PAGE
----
Uiversity of Liverpool

Project Description

This survey is part of my MBA dissertation at the University of Liverpool.

Project Abstract

1.1 Statement of the topic
“Sabbatical year: A year during which land remained fallow, observed every seven years by the ancient Jews. A leave of absence, often with pay, usually granted every seventh year, as to a college professor, for travel, research, or rest. “
(The American Heritage Dictionary of the English Language.)
More and more people in mid-career are taking time of from work to do something completely different. Most of them travel for a significant time, others work for volunteer organizations or teach in remote places, there are even people who stay at home and try a new career. The one constant is that they leave their current job for a considerable amount of time after which they should be able to take their old job back. Most western-European countries even have incentive programs to promote people to take a sabbatical and, according to most sources, it is believed to be beneficial for the employee as well as the employer. A lot of study has been conducted on the topic of sabbaticals but not on the effect it has on a person’s career development path or on the success factors for a company to be able to benefit from employees sabbaticals.

1.2 Aim of the dissertation
The aim of this dissertation is dual: to understand what the effect is of a sabbatical on a person’s career development path and secondly to understand what companies should do to benefit from it. Popular belief states that a sabbatical is always beneficial for both parties. Nevertheless, from personal experience as well as through literature review, the impression persists that this might not always be the case. People who have found their ‘calling’ during their time-off will probably not go back to the job from which they escaped. People, who cut the routine, might not want to go back to the same. On the other hand, there will probably be employees who will benefit from it and who will be able to show real added value to the company after their foreign experience. The aim is to quantify what happens when people leave for more than six months to do something completely different and have to come back to their same job. Concurrently this dissertation will try to analyse the critical success factors that need to be put in place by companies to benefit the most from re-entering sabbatical-takers.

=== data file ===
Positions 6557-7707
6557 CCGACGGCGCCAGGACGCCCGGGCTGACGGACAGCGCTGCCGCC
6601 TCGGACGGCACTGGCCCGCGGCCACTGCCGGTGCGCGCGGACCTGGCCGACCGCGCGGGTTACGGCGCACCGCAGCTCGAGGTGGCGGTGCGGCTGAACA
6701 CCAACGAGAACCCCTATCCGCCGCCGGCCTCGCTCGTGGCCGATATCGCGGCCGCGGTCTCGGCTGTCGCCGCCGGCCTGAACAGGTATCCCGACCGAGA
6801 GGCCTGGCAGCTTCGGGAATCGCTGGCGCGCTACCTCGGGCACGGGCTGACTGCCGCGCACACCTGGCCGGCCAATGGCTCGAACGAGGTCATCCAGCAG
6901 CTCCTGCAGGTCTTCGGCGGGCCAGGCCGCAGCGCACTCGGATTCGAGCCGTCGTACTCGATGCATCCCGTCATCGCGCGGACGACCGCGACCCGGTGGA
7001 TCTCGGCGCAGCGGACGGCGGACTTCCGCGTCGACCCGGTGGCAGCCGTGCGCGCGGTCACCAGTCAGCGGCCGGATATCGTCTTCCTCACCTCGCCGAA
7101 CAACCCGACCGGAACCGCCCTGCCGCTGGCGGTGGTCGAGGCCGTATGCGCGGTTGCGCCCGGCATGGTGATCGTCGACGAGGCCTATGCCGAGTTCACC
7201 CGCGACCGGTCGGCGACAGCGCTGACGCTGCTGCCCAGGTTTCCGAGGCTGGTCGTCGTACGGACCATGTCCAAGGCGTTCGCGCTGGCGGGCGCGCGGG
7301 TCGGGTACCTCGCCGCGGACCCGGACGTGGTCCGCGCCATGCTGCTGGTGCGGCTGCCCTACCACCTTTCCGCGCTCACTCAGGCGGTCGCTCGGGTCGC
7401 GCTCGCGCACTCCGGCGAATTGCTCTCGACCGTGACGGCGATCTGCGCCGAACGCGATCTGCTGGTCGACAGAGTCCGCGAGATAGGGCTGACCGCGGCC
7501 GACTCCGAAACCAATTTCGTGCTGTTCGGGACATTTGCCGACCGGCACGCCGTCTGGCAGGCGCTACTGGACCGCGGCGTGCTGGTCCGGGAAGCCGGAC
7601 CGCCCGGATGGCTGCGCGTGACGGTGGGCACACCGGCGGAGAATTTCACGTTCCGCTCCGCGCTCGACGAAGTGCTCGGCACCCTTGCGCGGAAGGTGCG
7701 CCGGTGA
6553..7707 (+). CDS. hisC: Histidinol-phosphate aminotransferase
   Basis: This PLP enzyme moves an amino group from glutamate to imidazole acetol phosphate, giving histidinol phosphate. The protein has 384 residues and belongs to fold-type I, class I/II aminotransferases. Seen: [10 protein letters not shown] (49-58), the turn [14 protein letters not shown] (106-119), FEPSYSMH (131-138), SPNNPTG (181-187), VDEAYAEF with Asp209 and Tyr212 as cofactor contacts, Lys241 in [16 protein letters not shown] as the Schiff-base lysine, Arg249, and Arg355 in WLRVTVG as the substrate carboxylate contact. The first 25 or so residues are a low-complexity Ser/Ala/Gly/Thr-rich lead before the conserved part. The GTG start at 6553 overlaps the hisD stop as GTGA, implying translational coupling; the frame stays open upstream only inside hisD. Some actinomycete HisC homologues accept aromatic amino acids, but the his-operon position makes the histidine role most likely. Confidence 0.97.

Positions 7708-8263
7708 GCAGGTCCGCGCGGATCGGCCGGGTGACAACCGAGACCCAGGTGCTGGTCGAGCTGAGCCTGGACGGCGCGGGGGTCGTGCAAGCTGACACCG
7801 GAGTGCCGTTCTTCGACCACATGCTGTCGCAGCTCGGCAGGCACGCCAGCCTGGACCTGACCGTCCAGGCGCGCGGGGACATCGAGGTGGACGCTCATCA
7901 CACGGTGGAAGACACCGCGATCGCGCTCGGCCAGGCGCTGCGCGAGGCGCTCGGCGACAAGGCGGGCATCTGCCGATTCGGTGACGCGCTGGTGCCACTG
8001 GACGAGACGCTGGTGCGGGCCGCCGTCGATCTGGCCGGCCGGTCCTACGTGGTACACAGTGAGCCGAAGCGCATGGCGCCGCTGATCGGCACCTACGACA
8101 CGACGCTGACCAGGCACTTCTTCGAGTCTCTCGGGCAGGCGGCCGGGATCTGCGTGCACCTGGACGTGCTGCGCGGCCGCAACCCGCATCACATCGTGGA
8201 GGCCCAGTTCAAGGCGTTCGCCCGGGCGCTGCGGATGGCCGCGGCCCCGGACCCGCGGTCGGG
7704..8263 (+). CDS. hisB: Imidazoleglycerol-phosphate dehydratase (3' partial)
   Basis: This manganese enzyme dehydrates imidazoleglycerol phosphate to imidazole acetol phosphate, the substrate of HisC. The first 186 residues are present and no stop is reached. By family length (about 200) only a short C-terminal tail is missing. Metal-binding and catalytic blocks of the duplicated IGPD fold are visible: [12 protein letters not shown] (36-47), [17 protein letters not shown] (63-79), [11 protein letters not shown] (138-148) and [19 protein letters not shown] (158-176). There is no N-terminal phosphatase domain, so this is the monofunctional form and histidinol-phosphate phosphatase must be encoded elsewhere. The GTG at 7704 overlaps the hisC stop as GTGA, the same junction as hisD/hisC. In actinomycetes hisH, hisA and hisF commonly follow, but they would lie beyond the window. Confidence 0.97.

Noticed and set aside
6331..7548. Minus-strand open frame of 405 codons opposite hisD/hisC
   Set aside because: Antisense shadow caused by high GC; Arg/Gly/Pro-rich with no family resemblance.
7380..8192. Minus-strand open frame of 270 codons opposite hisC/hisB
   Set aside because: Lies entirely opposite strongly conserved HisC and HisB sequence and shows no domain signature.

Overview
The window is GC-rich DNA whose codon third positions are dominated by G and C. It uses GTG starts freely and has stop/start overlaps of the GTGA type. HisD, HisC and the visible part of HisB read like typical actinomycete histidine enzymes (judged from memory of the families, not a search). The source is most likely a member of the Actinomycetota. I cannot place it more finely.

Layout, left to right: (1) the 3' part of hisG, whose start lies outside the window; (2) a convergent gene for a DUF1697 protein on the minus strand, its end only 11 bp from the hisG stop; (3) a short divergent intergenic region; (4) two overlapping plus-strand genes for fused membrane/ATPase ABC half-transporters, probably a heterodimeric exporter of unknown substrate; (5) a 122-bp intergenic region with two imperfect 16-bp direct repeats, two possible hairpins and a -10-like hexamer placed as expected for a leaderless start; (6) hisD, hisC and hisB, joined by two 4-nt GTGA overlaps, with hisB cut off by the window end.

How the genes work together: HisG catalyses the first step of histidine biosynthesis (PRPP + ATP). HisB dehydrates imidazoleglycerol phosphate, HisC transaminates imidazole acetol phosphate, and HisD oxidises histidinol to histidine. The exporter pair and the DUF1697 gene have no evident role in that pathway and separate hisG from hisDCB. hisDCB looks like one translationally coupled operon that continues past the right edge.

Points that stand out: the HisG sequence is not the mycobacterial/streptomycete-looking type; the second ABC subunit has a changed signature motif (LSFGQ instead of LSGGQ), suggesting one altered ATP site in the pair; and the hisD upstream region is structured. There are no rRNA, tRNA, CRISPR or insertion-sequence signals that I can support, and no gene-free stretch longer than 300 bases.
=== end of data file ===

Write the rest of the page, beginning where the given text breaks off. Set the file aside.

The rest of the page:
1.3 Theoretical orientation
1.3.1 Scope
People take sabbaticals on various times in their life. According to the Lonely Planet’s ‘The Gap Year Book’, around 50.000 students are taking a gap year and this number is suspected to rise to 90.000 in the next 5 years. This study is not aimed at those students. The scope of this study is limited to people in their mid-career who decide to take a break. This also eliminated those people who are sent out on an expat-assignment, since this area is already studied widely. Inkson et al. describes those people as people taking a self-initiated foreign work experience (SFE). Contrary to this description, this study will focus on mid-career professionals who take a break of minimum 6 months and decide to travel, rest, work somewhere else or study. This means that people who will be studied must have following characteristics:
- Mid-career or at least 5 years of professional experience.
- Have decided to take a break or sabbatical on their own initiative.
- The period of the sabbatical may not be shorter than 6 months and must be full-time.
- Are sure that they will be hired again at their initial company.
1.3.2 Theoretical approach
According to professor Larry Lev: “International sabbaticals offer an ideal opportunity to unfreeze and change. Your home institution reaps the benefits of a revitalized individual who returns with new ideas and new ways of doing things.” (Lev, 2001)
According to Dr. Kerr Inkson and Dr. Barbara Myers: “Many questions remain unanswered. For example, although the career development of participants in OE appears significant, we are unable to judge how it is different from, or whether it is greater than, the development of equivalent individuals who “stay home”.(Inkson, 2003)
The majority believes that any form of sabbatical is beneficial for the employer as for the employee. Inkson’s and Myers’ study didn’t find relevant proof of this. This study wants to start where Inkson and Myers stopped. What happens to the career path of individuals who did make the big OE (Overseas Experience)? How is a professional’s career development affected by a 1 year sabbatical working for a not-for-profit organization in Africa? How can one stay motivated in a routine job after having spent the last year trekking the seven seas?
Many questions where this study’s approach is that it is not certain that it is beneficial for everybody or every company. The aim is to find relevant data to identify the parameters that define successful career development after a sabbatical.

Surveys released for this project:
Sabbatical 22
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